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End of EBDS – What Now?

As the Energy Bill Discount Scheme draws to a close on March 31st, no further Government financial support for energy bills is on offer so businesses are now on their own to figure out how to best manage energy affordability and sustainability. The end of this scheme poses challenges but also presents opportunities for businesses to explore alternative strategies and initiatives to keep consumption and costs down. Here are some potential steps businesses can take:

  1. Smart Energy Buying: While wholesale energy prices are well below their 2022 high point they are still significantly above historic levels and getting a good deal on your energy contracts is all about timing and locking in your renewal prices when the market looks most favourable. Flex energy contracts used to be regarded as a more risky option than a fully fixed agreement, but now the opposite is true in many cases. Any business with high energy consumption levels should explore the option to buy their energy on a flex basis or as part of a flex basket.
  2. Make sure that you know what you are paying for: It is well known that a significant percentage of energy invoices are inaccurate so be sure to always check your invoiced rates against contracted rates, regularly submit and keep a record of meter reads and sense check your consumption against expectation.
  3. Energy Efficiency Investments: Businesses can invest in energy-efficient technologies and practices to reduce their overall energy consumption and mitigate the impact of rising energy costs. This may include upgrading to energy-efficient lighting, appliances, and HVAC systems, as well as implementing smart energy management systems to optimise energy usage.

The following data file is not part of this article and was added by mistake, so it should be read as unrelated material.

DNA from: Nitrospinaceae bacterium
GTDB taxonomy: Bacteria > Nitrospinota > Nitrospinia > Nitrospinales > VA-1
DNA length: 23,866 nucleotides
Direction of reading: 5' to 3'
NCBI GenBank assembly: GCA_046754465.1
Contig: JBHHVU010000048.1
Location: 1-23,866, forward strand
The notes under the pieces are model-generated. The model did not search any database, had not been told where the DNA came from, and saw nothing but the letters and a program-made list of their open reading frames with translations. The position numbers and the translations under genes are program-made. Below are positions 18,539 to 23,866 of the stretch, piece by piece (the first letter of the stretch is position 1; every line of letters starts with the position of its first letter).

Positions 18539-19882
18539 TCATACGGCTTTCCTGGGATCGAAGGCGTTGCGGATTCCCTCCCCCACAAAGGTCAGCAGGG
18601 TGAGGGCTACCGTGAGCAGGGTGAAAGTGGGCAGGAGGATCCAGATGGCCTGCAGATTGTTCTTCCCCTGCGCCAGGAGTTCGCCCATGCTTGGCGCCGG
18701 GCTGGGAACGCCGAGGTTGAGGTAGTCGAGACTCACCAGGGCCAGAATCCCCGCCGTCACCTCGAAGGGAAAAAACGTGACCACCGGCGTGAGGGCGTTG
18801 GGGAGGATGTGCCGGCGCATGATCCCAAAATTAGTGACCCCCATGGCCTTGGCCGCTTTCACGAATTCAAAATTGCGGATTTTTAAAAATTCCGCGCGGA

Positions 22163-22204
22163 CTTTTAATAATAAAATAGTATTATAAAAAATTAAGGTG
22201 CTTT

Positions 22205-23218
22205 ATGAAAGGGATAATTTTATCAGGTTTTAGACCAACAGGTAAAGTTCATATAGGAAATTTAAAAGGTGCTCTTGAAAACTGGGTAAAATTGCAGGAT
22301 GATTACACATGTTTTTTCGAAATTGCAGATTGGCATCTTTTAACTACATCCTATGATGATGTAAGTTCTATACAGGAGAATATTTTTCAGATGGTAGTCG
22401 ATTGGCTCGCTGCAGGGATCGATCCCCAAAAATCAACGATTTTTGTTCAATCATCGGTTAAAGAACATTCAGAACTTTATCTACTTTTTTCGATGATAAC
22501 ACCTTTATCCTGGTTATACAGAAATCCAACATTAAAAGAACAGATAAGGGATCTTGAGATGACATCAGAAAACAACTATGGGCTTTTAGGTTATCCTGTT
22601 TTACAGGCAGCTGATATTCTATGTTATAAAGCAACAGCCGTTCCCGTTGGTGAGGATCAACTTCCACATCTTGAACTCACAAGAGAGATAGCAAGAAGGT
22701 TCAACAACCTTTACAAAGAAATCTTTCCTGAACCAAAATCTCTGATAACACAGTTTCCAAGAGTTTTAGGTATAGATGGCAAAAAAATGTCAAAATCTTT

4. Renewable Energy Adoption: Transitioning to renewable energy sources such as solar or wind power can help businesses reduce their reliance on traditional energy sources and stabilise long-term energy costs. Investing in on-site renewable energy generation or purchasing renewable energy credits can be viable options for businesses looking to embrace sustainability while managing energy expenses.
  5. Demand-Side Management: Implementing demand-side management strategies can help businesses better manage their energy usage during peak demand periods, thereby reducing overall energy costs. This may involve adjusting production schedules, implementing load-shedding measures, or participating in demand response programmes offered by utility providers.
  6. Government Incentives and Support: Businesses should stay informed about Government incentives, grants, loans and cashback programmes available to assist with energy efficiency upgrades and renewable energy projects. Taking advantage of these opportunities can help offset initial investment costs and improve the overall economic viability of sustainability initiatives.
  7. Continuous Monitoring and Targeting Improvement: If you can’t measure, you can’t manage. Implementing a robust energy management system that includes regular monitoring, benchmarking, and performance tracking can help businesses identify areas for improvement and optimise energy usage over time. This could involve submetering, energy visualisation platforms and staff engagement sessions. By continually striving for greater efficiency and sustainability, businesses can maintain competitiveness while reducing their environmental footprint.

In conclusion, while the end of the Energy Bill Discount Scheme removes the final cushion of support for businesses, it also provides an opportunity to embrace alternative strategies and initiatives that promote energy affordability and sustainability.

The team at Here’s the Plan can help you put all the suggested strategies above in place – contact your Account Manager or get in touch at the following:

☎️ 01738474630
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